N755NW, a 42-year old NWA DC-9-41 Blasts Out of STL.

N755NW, a 42-year old NWA DC-9-41 Blasts Out of STL

Happy New Year! Heck, happy new decade while we’re at it.

With the closing of each year I invest a considerable amount of time in reflection before setting my goals and aspirations for the future. A perennial resolution I have set (and then catastrophically failed to meet) has been to make sense of the ~150K+ PlaneSpotting photos I have amassed since diving into the hobby over the summer of 2009.

While trying to determine what goal – if any – I would set around this, an intriguing question dawned on me. How has PlaneSpotting changed in the past decade? Sure, we didn’t have JetTip, ADSBexchange, or FlightRadar24 to allow for surgical, dare I say lazy, spotting. We just had to show up, maybe listen to ATC, and see what the day would bring. But how has what we might see changed?

Well, I have photographic proof of what aviation looked like at a number of airports over the course of 2010. In retrospect, it was a good travel and spotting year for me. What if, perhaps, I set a mini goal to at the very least look at every photo shot over that one year and highlight particular items of note? I spent a number of hours over the past weekend doing just that. One clear difference? My skill and equipment have come a long way over the past decade! But I digress.

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Click through to join me for a stroll down AvGeek memory lane for a year which proved transformational to the AvGeek world.

Delta and Northwest

N3734B, a 737-800 departs Memphis in October, 2010.

N3734B, a 737-800 departs Memphis in October 2010

Delta was still transitioning away from their early 2000s-era ‘Colors in Motion’ livery. Is that name not familiar? This paint attracted a lot of undue criticism and silly nicknames such as Wavy Gravy, Flowing Fabric, and my personal favorite: Deltaflot, due to the tail’s similarity to that of Russian carrier Aeroflot.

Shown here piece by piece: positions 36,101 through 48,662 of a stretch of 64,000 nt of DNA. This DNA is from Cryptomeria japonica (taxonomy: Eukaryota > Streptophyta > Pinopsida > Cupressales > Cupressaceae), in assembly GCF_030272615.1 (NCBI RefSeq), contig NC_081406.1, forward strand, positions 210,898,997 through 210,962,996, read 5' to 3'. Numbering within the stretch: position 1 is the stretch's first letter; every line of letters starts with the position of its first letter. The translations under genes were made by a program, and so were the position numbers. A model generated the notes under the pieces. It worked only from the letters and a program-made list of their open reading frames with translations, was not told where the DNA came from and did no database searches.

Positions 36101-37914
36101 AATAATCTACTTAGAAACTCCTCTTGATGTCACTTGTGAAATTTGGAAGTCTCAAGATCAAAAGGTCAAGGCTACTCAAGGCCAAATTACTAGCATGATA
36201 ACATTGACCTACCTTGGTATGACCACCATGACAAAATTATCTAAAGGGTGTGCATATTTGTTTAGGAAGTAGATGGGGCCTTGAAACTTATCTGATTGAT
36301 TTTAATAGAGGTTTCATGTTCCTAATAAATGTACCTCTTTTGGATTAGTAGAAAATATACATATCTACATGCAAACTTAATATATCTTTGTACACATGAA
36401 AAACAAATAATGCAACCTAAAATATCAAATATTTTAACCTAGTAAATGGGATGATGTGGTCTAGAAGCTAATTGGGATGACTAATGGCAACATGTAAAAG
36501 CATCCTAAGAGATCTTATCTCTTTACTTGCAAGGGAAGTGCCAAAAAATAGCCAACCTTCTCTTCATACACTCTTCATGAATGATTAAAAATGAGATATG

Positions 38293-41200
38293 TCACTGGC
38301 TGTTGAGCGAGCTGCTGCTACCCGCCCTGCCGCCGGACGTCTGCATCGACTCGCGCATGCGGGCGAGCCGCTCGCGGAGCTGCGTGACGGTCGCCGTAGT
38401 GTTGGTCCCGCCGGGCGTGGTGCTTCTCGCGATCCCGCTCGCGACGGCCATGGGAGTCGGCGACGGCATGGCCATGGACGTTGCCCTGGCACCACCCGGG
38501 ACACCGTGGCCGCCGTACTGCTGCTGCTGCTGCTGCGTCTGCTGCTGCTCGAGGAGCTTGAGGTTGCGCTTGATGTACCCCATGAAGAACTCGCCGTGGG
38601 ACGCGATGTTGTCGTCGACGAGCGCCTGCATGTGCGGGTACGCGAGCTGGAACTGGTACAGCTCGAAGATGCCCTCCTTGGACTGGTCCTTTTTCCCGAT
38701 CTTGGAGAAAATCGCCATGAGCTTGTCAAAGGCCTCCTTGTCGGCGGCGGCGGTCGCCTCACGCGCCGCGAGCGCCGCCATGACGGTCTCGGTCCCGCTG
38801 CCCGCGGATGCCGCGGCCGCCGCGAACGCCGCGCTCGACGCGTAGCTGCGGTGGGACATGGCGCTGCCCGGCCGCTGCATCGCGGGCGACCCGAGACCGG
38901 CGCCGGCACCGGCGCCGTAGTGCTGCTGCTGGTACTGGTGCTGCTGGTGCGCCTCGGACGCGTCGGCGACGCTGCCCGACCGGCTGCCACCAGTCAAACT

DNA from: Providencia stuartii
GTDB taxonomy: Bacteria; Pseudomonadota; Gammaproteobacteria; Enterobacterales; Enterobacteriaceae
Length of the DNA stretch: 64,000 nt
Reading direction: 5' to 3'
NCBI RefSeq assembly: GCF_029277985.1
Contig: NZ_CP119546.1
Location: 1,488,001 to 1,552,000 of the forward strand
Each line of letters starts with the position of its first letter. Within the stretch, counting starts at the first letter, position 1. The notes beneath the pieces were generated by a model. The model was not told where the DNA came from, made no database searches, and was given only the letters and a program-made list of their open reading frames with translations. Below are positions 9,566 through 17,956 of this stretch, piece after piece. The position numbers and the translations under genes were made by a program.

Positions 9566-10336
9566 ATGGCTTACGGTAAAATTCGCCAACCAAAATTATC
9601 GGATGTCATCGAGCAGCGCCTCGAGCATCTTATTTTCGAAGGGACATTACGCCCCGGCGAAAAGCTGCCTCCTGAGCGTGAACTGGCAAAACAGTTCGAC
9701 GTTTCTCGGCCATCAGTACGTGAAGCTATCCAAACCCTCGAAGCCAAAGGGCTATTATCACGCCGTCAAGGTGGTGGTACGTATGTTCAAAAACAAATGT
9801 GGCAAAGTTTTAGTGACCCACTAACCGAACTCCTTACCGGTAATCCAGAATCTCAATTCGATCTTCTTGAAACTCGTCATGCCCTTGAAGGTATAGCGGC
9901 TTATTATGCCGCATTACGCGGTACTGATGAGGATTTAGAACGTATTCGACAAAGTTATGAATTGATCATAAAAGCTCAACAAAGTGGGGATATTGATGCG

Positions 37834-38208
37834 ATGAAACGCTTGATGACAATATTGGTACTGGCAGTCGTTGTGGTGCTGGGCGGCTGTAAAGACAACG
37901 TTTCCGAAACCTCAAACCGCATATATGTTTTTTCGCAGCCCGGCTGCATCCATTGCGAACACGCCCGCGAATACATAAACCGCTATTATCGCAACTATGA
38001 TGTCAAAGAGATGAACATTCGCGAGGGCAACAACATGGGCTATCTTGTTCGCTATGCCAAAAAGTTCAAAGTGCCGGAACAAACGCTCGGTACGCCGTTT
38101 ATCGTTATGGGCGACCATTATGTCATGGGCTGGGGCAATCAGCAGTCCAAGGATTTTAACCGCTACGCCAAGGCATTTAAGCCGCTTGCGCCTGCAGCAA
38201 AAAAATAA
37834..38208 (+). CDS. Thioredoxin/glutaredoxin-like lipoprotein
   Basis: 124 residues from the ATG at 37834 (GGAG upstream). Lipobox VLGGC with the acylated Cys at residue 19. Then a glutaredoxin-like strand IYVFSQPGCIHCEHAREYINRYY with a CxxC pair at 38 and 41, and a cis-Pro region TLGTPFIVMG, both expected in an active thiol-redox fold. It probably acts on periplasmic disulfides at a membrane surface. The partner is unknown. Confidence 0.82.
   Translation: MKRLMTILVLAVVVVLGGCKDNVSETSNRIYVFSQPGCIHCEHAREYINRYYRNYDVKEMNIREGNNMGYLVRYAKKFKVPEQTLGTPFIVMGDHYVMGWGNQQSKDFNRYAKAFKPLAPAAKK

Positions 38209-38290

N755NC, DC-9-50 and former NW bird lands in Kansas City, November 2010 wearing updated livery.

N755NC, DC-9-50 and former NW bird lands in Kansas City in November 2010 wearing updated livery

The current-day standard Onward and Upward livery had been announced in 2007 but was slow to roll out. So three years later there still existed a great deal of limited-time-only-liveried Delta birds.

N924XJ, a Northwest CR-9 accompanies some Delta birds in Denver.

N924XJ, a Northwest CRJ-900 accompanies some Delta birds in Denver

The Gem of Georgia was also hard at work integrating Northwest into their operations. Despite the merger closing in late 2008, opportunities to spot Northwest’s various liveries and cool retro planes were still common. I would respectfully submit that the best spotting of 2010 was between the combined Delta and Northwest fleets.

N763NW, a DC-9-41 lines up at St. Louis in September, 2010.

N763NW, a DC-9-41 lines up at St. Louis in September 2010.

N826AY, a Northwest CR-2 climbs out of Memphis in style one afternoon in October, 2010.

N826AY, a Northwest CR-2 climbs out of Memphis in style one afternoon in October 2010

American’s Mad Dogs shined with pride

N76200, an MD-83 pauses at the threshold of Kansas City's 19-L for a quick photo in November of 2010.

N76200, an MD-83 pauses at the threshold of Kansas City’s Runway 19L for a quick photo in November of 2010

There’s not much to report on the PlaneSpotting front for American Airlines in 2010. The ubiquitous Super-80s lived up their name: They were super-everywhere and you’d be hard pressed to visit any airport of significance and not see at least a few. Then, just as in 2019, eagle-eyed plane spotters could still find MD-80s carried over from the TWA buyout in 2001. Sadly, the American Airlines (former TWA) overhaul base at Kansas City International pictured above would be fully shuttered in September 2010.

When it was shined up, that bare metal livery could sure put otherwise great liveries to shame. This photo snapped in St. Louis, September 2010.

When it was shined up, that bare metal livery could sure put otherwise great liveries to shame. This photo was snapped in St. Louis, September 2010.

Continental and United

N75433, a shiny, less than two-years old Boeing 737-900ER spotted in Houston, December, 2010.

N75433, a shiny, less-than-two-years-old Boeing 737-900ER spotted in Houston, December 2010.

N14628, a short and stubby Boeing 737-500 spotted in Houston, December 2010.

N14628, a short and stubby Boeing 737-500 spotted in Houston, December 2010

Isn’t it refreshing to see the word Continental on the Continental livery? Folks will recall that 2010 was the year Continental would be absorbed by United. Much to the chagrin of many a Saul Bass tulip fan, United decided to co-opt Continental’s paint scheme. United swiftly rebranded Continental’s planes, in many cases leaving a bright and shiny new name patch on otherwise weathered paint. It wasn’t a great look.